- The Guardian
- Issue #2026
Photo: Toshiyuki IMAI – flickr.com (CC BY-SA 2.0)
The workers that bring you the “Genius bar” at Apple have made a clever move: they’ve joined their union.
Apple tried to rush though a non-union Agreement that would have left over 4,000 Apple workers across Australia facing real wage cuts and working up to sixty hours without overtime.
Meanwhile, the company posted a record profit of $83 billion for the most recent quarter.
A tech giant that can well and truly afford to give workers a decent pay rise
Apple CEO Tim Cook faced heat from Apple’s own shareholders last year due to his $99 million pay packet. And fair enough – his pay was 1,447 times the earnings of the average Apple employee.
The proposed 2.5 per cent increase in the Agreement was well below cost-of-living hikes and Apple obstructed union organisers from bringing together the voices of Apple employees to demand better wages and conditions.
This move was typical of massive corporate giants. Huge pay packets for CEOs and executives, skyrocketing profits, and real pay cuts for workers who make it all possible.
What was the secret job hack workers at the “smartest company on Earth” used? They joined their union.
The power of union members sticking together
It was because of the unionised workers at Apple who stood together that prevented the dodgy Agreement from being rushed into place.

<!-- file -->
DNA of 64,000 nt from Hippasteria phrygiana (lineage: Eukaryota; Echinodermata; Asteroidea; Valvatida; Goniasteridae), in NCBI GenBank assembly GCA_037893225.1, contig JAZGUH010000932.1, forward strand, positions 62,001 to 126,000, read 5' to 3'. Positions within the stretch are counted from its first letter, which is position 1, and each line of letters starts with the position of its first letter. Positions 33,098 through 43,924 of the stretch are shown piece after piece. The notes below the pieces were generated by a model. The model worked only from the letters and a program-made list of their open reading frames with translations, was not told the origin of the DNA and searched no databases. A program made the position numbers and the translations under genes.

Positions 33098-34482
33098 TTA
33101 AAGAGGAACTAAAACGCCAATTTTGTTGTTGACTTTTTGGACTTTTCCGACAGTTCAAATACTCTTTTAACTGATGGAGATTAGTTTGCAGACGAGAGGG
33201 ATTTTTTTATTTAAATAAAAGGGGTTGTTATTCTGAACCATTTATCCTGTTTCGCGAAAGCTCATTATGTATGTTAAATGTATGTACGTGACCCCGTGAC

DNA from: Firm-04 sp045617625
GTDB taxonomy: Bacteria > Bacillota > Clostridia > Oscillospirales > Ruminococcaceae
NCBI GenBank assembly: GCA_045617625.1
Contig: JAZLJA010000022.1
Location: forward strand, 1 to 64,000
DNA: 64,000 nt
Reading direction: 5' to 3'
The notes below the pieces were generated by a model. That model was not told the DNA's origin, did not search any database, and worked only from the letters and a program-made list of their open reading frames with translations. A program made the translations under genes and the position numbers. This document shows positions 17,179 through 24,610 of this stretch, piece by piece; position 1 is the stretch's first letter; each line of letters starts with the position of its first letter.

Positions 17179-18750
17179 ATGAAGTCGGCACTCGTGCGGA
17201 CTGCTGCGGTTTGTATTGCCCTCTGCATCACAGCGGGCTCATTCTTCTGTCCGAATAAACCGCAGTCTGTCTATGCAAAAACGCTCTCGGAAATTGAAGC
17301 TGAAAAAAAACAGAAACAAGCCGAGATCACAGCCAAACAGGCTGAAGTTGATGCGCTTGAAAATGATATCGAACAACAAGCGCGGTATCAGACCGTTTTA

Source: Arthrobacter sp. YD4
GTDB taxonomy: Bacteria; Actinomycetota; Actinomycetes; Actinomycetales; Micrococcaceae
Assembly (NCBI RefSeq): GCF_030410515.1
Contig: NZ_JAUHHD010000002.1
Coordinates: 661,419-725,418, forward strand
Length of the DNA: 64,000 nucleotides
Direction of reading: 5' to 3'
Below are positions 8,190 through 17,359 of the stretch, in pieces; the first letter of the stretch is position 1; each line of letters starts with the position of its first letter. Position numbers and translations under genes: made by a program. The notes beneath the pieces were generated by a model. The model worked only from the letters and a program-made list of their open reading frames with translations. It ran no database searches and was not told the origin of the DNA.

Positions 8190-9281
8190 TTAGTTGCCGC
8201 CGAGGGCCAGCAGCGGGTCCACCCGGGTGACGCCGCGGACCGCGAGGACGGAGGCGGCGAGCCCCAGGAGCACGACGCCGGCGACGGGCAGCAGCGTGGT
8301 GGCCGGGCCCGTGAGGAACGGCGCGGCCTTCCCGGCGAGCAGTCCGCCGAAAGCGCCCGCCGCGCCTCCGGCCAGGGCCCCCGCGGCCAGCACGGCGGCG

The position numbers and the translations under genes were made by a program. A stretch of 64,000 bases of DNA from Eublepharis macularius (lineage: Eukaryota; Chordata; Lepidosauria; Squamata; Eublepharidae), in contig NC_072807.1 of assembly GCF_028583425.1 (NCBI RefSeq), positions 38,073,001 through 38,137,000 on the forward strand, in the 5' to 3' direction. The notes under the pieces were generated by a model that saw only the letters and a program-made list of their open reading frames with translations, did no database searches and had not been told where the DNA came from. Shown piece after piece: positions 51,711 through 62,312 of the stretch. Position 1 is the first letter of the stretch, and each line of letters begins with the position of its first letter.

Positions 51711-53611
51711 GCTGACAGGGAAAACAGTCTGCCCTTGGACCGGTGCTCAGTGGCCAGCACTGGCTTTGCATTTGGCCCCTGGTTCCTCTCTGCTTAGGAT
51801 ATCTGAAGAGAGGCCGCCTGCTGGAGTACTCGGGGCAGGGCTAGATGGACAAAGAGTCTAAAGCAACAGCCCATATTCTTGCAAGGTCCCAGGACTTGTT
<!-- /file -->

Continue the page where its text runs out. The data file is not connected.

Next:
Members of the Australian Services Union (ASU) and the Shop, Distributive & Allied Employees Association (SDA) submitted their log of claims – what workers want to see included in the new Agreement such as better wages and conditions – to the company last week.
Following this, the unionised workers were able to achieve consensus with the employer on an acceptable way forward in negotiations for the new Agreement.
Through the organising efforts of union members, Apple workers are now able to collectively raise their concerns around not just wages but also the need for flexible leave to improve work-life balance and better rostering so employees can have consecutive days off.
How to get a fairer slice of the Apple
Collective bargaining is one of the most powerful way workers can win better wages but the bargaining system in Australia is out-of-date and is no longer serving workers as it should.
Union members are working to ensure we can have access to multi-employer bargaining that means all workers can enjoy decent wage growth and consistent conditions.
In the meantime, union members at Apple are using their collective power to make sure the company lives up to its values of respect and transparency.
And you don’t need to be an Apple employee to create a better workplace and have pay that can keep up with rising cost-of-living.
No matter where you are, organised workplaces are where workers in unions stand with each other. It’s why union members earn, on average, $250 more per week than non-union members.